Harsha waits eagerly for Diwali. His father isn’t going to buy him new clothes or any gift; he cannot afford it. So why is Diwali so special to him? Because “woh aate hai. Chocolate, cake, khiloney, school ki cheezey aur patakey detey hai, (They bring eatables, toys and things I can use at school),” he says. After a long pause he adds, “I take the crackers home and burst them along with my parents.”
The “Woh (they)” Harsha, is referring to are the Rotaractors of Vapi Riverside and KBS College. For the last three years these youngsters have been visiting eight schools on the outskirts of Vapi and distributing 650 education kits, along with food and crackers. “Some of the students here are so poor that they fill up their pockets with the food given to them and take it home for their parents,” says Rekhaben, a teacher at Sintadav Government Primary School, Valvada. She adds that the children eagerly wait for the Rotaractors because they bring with them the things the students’ parents cannot dream of buying them in the whole year.”
I have no words to describe how the children embraced us upon arriving at the school.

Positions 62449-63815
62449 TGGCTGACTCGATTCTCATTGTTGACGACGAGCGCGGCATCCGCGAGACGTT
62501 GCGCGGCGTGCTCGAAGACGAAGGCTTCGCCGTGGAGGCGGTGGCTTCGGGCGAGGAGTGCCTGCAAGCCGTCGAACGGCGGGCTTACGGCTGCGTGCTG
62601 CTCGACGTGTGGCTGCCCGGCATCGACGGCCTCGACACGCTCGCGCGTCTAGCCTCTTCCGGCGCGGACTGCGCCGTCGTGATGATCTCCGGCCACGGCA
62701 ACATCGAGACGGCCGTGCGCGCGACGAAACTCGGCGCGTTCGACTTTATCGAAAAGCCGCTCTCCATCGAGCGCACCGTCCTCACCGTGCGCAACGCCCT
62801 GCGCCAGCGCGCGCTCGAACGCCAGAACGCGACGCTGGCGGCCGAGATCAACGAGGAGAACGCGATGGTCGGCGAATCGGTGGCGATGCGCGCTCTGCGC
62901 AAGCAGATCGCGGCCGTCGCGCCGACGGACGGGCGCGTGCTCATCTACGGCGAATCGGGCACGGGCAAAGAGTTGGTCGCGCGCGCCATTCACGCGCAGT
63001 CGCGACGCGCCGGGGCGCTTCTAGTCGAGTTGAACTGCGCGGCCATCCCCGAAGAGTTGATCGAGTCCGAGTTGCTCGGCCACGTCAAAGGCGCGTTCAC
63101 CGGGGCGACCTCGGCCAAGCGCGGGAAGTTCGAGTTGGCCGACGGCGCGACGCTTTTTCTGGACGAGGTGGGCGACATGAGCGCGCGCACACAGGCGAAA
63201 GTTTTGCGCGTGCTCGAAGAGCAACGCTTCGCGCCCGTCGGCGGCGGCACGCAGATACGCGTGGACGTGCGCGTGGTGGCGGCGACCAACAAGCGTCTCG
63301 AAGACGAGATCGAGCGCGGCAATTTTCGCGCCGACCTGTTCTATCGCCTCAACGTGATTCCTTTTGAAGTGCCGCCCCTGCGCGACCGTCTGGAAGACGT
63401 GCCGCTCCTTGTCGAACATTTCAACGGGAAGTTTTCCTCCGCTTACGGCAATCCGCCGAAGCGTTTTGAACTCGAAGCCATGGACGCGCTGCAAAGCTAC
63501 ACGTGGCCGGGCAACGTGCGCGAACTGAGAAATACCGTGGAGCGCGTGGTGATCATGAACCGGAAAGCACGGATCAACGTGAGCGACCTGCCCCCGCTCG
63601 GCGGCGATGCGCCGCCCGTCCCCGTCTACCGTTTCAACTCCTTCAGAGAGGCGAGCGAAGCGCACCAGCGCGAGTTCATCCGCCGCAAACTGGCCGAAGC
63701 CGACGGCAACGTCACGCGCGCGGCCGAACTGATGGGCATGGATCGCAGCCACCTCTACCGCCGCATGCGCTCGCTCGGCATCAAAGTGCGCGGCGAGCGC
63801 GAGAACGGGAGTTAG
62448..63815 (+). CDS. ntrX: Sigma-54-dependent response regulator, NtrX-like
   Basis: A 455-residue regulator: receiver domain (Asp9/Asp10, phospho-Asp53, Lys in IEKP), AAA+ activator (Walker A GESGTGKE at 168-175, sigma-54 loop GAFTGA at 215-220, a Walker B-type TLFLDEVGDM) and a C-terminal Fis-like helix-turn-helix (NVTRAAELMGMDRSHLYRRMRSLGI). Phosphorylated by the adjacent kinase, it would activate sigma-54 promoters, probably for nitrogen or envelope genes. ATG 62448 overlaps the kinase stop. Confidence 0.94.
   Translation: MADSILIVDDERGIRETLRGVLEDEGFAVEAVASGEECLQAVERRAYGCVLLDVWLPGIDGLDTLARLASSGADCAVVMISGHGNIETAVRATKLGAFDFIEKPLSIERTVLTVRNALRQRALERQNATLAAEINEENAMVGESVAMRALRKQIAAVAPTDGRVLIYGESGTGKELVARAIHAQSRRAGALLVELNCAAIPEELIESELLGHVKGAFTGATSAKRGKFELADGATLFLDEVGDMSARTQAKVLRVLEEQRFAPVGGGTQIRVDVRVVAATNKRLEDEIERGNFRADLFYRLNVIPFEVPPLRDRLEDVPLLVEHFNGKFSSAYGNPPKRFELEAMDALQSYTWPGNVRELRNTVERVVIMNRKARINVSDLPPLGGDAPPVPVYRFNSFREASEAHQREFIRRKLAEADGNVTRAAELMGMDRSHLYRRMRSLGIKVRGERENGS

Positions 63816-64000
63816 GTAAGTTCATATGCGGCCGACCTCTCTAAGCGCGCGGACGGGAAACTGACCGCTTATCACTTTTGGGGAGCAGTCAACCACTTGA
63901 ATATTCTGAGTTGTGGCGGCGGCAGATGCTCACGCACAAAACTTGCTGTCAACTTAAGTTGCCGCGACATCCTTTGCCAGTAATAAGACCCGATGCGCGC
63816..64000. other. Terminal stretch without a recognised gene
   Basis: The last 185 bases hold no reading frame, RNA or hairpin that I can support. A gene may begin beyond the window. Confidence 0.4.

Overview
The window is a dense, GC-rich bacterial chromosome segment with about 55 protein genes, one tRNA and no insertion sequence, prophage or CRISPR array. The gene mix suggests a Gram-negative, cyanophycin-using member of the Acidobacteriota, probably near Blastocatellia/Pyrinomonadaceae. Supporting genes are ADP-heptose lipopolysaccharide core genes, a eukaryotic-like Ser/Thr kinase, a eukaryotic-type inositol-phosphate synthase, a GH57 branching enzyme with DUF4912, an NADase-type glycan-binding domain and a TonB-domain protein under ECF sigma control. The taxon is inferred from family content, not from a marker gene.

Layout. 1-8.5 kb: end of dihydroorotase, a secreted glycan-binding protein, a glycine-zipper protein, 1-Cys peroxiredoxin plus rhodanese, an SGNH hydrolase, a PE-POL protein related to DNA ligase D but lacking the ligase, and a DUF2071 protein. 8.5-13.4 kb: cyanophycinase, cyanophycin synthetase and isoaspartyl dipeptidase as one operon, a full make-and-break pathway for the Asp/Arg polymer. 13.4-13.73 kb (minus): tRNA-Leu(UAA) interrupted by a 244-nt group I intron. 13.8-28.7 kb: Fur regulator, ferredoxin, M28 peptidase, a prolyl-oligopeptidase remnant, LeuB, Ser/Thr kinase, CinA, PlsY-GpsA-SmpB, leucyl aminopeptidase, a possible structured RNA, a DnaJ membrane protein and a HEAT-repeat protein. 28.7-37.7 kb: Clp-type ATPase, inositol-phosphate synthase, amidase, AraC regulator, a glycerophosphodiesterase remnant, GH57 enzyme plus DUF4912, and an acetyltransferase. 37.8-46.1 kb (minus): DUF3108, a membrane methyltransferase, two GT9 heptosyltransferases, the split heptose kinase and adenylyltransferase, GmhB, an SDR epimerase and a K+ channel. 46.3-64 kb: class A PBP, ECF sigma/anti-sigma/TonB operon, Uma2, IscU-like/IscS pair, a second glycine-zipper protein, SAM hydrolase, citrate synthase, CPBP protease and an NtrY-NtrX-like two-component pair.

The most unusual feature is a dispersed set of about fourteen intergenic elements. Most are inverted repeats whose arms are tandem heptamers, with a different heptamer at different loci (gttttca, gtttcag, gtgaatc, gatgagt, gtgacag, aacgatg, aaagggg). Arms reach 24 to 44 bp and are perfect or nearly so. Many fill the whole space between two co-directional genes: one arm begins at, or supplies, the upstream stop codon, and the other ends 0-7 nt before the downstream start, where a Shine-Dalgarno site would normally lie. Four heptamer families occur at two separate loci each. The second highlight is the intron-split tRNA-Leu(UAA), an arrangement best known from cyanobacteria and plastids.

— Rotaractor Sophiya
The kit includes a pencil box, eraser, sharpener, crayons, notebooks, cake, chocolates, crackers and a diya. “I have no words to describe how the children embraced us as soon as we arrived at the school,” says Sophiya, a Rotaractor from KBS College. She added, “this is my first year in Rotaract and I can’t wait to make more of such wonderful memories.”
Deepak Tiwari, President of the Rotaract Club of Vapi Riverside, explains that during their annual event Arpan, they reach out to the affluent families in Vapi. “Many of them come forward to donate new clothes and other basic necessities for the poor and needy. We talk to them and collect donations for the school children.” The Rotaractors also pool in their contribution and buy the kits.
“We hope we can increase the number of kits next year. When we visited these schools for the first time the children had the most wonderful smile on their faces; that’s how the project got its name — One Child One Smile,” adds Tiwari.